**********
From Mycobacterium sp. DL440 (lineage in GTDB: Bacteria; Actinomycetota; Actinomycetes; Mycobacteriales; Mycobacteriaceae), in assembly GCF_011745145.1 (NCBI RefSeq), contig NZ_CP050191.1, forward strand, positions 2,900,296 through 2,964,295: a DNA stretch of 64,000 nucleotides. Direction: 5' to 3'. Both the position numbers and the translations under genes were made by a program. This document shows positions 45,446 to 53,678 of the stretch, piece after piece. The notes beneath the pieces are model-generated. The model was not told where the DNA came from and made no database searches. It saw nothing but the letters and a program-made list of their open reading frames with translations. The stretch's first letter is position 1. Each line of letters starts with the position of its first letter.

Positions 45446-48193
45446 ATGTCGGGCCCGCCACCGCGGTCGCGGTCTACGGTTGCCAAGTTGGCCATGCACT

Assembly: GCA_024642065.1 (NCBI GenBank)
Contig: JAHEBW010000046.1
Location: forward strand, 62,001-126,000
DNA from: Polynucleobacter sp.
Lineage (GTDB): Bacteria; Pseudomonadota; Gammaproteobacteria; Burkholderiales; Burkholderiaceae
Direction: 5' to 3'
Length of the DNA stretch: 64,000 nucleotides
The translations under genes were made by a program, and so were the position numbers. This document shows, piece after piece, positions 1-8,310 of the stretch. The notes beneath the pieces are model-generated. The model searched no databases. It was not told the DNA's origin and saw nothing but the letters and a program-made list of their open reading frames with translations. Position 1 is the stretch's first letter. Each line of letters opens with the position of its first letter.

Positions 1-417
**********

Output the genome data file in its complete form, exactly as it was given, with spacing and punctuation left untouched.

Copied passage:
From Mycobacterium sp. DL440 (lineage in GTDB: Bacteria; Actinomycetota; Actinomycetes; Mycobacteriales; Mycobacteriaceae), in assembly GCF_011745145.1 (NCBI RefSeq), contig NZ_CP050191.1, forward strand, positions 2,900,296 through 2,964,295: a DNA stretch of 64,000 nucleotides. Direction: 5' to 3'. Both the position numbers and the translations under genes were made by a program. This document shows positions 45,446 to 53,678 of the stretch, piece after piece. The notes beneath the pieces are model-generated. The model was not told where the DNA came from and made no database searches. It saw nothing but the letters and a program-made list of their open reading frames with translations. The stretch's first letter is position 1. Each line of letters starts with the position of its first letter.

Positions 45446-48193
45446 ATGTCGGGCCCGCCACCGCGGTCGCGGTCTACGGTTGCCAAGTTGGCCATGCACT

Assembly: GCA_024642065.1 (NCBI GenBank)
Contig: JAHEBW010000046.1
Location: forward strand, 62,001-126,000
DNA from: Polynucleobacter sp.
Lineage (GTDB): Bacteria; Pseudomonadota; Gammaproteobacteria; Burkholderiales; Burkholderiaceae
Direction: 5' to 3'
Length of the DNA stretch: 64,000 nucleotides
The translations under genes were made by a program, and so were the position numbers. This document shows, piece after piece, positions 1-8,310 of the stretch. The notes beneath the pieces are model-generated. The model searched no databases. It was not told the DNA's origin and saw nothing but the letters and a program-made list of their open reading frames with translations. Position 1 is the stretch's first letter. Each line of letters opens with the position of its first letter.

Positions 1-417